Aquaculture Farm: McFarland Springs

Location: Susanville, CA

Farming Method: 100% Vegetarian Red Algea Feed, Spring Fed Raceway

Monterey Bay Seafood Watch Rating: Best Choice

Share Size: 1.0 lb

Rainbow Trout are a species of salmonid native to the West Coast of North America. Commonly referred to as Steelhead, Rainbow Trout are anadromous, meaning they are capable of moving back and forth from the river to the ocean then back again to the river to spawn (sometimes several times throughout their lives). They have a delicate texture, medium flake and a flavor similar to wild salmon.

McFarland Springs is leading the aquaculture industry in sustainability by utilizing 100% pure vegetarian feed made with red algae. They have eliminated antibiotics and all other medicines from their diet as well. Most farmed fish (eg. Salmon and Prawns) have a bad rap for good reasons, they are fed a diet that contains large amounts of antibiotics as well as fishmeal which is produced from wild fish stocks. This practice of catching wild fish to feed farmed fish in inefficient and unsustainable. Fish farming practices also degrade wild habitat by polluting local waters with effluent, medicines and other additives.

Species: Dungeness Crab (Metacarcinus magister)

Catch Date: 03/08/21

*Kept alive until day before delivery*

Boat: F/V Carlie Diane

Captain: Frank Cunningham

Port: Moss Landing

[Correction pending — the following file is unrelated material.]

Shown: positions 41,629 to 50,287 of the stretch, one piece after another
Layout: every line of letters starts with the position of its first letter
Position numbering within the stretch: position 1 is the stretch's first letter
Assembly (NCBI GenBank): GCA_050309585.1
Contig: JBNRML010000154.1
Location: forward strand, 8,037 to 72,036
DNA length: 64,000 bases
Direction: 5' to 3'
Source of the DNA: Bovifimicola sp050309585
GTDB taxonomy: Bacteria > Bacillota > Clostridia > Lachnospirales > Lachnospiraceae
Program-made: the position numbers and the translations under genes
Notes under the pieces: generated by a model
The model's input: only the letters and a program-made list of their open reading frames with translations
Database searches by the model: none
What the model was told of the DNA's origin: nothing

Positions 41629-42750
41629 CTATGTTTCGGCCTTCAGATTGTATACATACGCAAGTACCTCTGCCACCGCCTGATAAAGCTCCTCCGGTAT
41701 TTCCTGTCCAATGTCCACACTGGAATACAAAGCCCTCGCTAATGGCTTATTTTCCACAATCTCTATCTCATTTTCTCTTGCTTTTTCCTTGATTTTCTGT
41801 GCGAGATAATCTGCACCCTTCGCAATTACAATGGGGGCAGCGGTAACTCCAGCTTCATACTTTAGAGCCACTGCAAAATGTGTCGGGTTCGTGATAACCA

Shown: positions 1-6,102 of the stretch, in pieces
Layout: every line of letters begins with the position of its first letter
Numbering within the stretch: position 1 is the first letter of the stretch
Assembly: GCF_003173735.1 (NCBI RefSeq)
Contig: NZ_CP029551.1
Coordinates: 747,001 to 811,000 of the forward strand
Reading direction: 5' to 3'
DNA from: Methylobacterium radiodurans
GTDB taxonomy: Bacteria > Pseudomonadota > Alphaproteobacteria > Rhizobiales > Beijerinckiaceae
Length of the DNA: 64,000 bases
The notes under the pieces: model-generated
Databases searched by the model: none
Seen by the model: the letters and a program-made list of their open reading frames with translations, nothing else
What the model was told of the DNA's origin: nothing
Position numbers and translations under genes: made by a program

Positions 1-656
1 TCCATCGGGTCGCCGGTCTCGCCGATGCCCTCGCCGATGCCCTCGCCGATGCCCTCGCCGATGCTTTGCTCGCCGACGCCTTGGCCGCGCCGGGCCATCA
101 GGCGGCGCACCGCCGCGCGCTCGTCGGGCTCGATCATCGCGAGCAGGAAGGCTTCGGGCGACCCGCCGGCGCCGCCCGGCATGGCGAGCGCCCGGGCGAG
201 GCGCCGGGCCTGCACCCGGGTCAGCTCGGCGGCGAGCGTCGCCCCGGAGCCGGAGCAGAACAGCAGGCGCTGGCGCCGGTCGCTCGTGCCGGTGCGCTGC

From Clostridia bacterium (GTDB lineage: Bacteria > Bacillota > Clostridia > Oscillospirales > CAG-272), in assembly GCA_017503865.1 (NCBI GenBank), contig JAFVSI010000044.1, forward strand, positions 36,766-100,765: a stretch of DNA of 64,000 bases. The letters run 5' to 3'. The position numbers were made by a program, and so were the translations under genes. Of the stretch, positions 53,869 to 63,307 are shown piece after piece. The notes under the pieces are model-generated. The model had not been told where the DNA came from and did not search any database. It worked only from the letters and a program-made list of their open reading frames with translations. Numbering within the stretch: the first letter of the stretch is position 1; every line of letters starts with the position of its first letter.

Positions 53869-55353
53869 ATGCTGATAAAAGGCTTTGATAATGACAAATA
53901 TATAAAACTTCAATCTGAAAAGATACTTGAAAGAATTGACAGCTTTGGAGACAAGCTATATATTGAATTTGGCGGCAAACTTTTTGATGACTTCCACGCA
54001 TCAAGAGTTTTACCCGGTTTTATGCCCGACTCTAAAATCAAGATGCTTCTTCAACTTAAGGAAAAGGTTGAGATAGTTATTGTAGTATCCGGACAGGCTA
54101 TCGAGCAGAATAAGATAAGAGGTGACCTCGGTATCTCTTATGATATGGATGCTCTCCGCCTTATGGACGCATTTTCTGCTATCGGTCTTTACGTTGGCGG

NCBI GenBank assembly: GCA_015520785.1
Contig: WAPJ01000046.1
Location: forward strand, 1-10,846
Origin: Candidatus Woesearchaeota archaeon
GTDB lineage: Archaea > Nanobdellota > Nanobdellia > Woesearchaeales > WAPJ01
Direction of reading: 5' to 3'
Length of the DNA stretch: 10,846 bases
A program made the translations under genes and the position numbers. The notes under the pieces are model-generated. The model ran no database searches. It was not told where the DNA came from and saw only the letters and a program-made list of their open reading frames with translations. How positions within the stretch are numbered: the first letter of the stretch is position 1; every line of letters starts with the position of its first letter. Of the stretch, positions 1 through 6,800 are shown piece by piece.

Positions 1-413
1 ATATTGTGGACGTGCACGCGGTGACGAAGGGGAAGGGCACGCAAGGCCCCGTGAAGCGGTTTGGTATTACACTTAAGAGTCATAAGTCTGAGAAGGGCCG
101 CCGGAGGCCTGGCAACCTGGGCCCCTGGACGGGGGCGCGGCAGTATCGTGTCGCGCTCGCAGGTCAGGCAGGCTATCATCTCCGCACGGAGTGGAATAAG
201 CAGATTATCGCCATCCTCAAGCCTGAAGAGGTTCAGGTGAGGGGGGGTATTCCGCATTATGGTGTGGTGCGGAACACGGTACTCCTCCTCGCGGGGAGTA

Catch Method: Trap

Monterey Bay Seafood Watch Rating: Best Choice

Dungeness Crab is a West Coast tradition with a fishery dating back to the late 1800’s. They have a unique life cycle that involves five different larvae stages before metamorphosing into mature crabs. The crabs molt annually allowing them to grow up to an inch during their molting season. Without an exoskeleton, they are left defenseless and can be found buried beneath the sand while waiting for their new shell to harden. Mating occurs immediately after molting with the male embracing the female for several days before mating begins. The female is able to carry 2.5 million eggs per season which she keeps safe by attaching them onto her body. When live, these crustaceans have a beautiful purple hue and are prized for the delicate, soft and mildly sweet flavor that is best appreciated fresh from the boat.

Dungeness Crab in California is considered a well managed fishery with strict regulations which only allow crabs to be caught for a select number of months each year. Traps have minimal bycatch and negligible environmental damage. All females are freed and only males with a carapaces greater than 5.75 inches can be retained. Relatively stable landings over the past 30 years suggest that the Dungeness Crab population is healthy, although no formal stock assessments have been made.

Species: Chilipepper Rockfish (Seabastes goodei)

Catch Date: 03/08/21

Boat: F/V Sea Harvest

Captain: Richard Deyerle

Port: Moss Landing

Catch Method: Fly Line

Monterey Bay Seafood Watch Rating: Best Choice

Chilipepper Rockfish are one of 70 different types of Rockfish along the west coast. They have a lifespan of about 35 years and are quick to mature, with males maturing at 2 years old and females by about 4 years old. Chilipepper are viviparous, meaning they breed through internal fertilization and give birth to live fish. The juveniles prefer shallow water, while the adults are found within deep rocky reefs and muddy/sandy bottoms feeding on small crustaceans, squid and various species of other fish. Adults are easy to identify by their distinct red-orange color, protruding jaw and spineless head. Chilipepper Rockfish has a medium, firm flesh which makes it versatile for a variety of preparations. Chilipepper’s are often referred to as Rockcod or mislabeled as Snapper.